By Chad Dryden
Need some basic car work done?
The students in Maplewood Career Centers automotive service technology class might be able to help.
Led by A.S.T. instructor David Makin, the 25 juniors and seniors currently enrolled in the two-year course are busy preparing themselves for careers in the automotive service industry.
Theyre doing this by sticking their noses both in books and underneath hoods.
Ninety-five percent of the class time is spent on hands-on work, Makin said. The more hands-on work we do, the more the students will learn.
The students are learning everything from basic wiring to engine mechanics to operational diagnosis. Theyve studied ignition systems, fuel delivery and wheel alignment. They cover, essentially, everything aspiring mechanics need to know.
There are all types of jobs we do from brake jobs to clutch jobs, Makin said. We always try to do work on things we are studying.
The students have roughly two hours a day of lab time in which to do this. Before each class, Makin prepares job sheets to hand out to the students, who then set about performing the work.
Once completed, the students log the results on handouts that are given back to Makin.
Some jobs are harder than others, Makin said. Earlier this year, the class performed transmission work on a Ford Explorer that, because of extensive rust, presented quite a logistical challenge for the budding mechanics. But keeping with the philosophy of the class, Makin turned the problem into a lesson where the students learned to use torches and a tap-and-die set.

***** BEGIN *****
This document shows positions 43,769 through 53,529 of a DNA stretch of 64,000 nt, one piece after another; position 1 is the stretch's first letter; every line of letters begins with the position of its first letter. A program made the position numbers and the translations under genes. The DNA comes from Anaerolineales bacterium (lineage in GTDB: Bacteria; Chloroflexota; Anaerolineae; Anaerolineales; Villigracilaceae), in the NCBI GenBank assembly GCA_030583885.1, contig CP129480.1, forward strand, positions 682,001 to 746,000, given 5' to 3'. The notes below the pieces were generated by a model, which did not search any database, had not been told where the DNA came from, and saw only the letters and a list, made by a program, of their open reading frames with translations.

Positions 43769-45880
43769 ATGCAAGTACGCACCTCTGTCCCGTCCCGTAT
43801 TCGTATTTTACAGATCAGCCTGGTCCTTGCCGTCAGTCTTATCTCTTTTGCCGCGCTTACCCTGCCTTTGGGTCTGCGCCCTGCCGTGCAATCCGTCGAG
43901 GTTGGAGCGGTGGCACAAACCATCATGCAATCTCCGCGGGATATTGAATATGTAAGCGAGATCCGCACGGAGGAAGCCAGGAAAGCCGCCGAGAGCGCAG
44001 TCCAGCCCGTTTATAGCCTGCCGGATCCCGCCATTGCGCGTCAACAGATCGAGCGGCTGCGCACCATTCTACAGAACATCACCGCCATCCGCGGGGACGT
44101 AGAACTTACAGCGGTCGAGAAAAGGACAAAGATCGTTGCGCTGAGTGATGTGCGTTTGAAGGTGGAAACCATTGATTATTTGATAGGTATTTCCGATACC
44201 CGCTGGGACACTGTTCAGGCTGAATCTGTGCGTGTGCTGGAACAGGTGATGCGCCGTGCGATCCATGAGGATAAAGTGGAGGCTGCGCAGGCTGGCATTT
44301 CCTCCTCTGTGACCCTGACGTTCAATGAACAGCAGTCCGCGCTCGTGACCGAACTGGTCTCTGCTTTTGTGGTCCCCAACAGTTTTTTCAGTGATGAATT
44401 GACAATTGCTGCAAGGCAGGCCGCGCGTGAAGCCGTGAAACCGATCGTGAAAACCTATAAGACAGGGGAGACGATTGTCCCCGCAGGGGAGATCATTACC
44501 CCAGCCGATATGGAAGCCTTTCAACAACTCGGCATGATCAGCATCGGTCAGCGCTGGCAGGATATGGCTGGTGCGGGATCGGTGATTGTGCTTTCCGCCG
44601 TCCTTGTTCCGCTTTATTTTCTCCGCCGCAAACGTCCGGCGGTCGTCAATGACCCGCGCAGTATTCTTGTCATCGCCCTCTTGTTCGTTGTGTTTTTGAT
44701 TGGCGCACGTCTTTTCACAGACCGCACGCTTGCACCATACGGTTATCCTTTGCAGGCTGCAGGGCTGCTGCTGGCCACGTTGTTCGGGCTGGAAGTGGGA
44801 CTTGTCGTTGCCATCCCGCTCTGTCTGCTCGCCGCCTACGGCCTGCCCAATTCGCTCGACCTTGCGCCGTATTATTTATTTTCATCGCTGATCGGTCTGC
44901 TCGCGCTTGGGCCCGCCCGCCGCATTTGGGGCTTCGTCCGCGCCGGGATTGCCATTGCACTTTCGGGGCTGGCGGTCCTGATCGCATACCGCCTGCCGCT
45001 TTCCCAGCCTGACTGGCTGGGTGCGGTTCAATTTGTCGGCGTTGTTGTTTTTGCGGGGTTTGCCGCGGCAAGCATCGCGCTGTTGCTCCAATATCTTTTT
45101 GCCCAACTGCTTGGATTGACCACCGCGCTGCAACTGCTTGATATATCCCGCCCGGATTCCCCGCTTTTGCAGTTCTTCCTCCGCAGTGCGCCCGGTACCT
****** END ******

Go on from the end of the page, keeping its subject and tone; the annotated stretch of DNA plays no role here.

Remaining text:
Keeping the students busy certainly is not a problem. Working in groups or individually, the students spend lab time performing repairs on both test vehicles and those of Maplewood students and staff, who are not charged for the service but often make donations to the class. Whichever the case, Makins students most of whom plan to pursue automotive service careers said the hands-on experience is second-to-none.
I learn something new every day, said junior Fahdi Moore, 17, of Streetsboro. It is giving me good training.
Eric Sloan, 16, a junior from Newton Falls, agreed.
I have learned how to operate several key pieces of equipment that have to do with auto mechanics, he said.
The students learning is not limited to the actual repair work. For first-year instructor Makin, who spent the previous 20 years working for Klaben Ford in Kent, part of preparing the students for careers in the industry is teaching them good communication, leadership skills, work responsibility and a positive work attitude lessons he believes are important components to the real-world experience.
This class prepares the students to start as an entry-level mechanic in a dealership or other type of work, Makin said.
They have gained nothing but my respect. They are very hard working and work together in teams very well.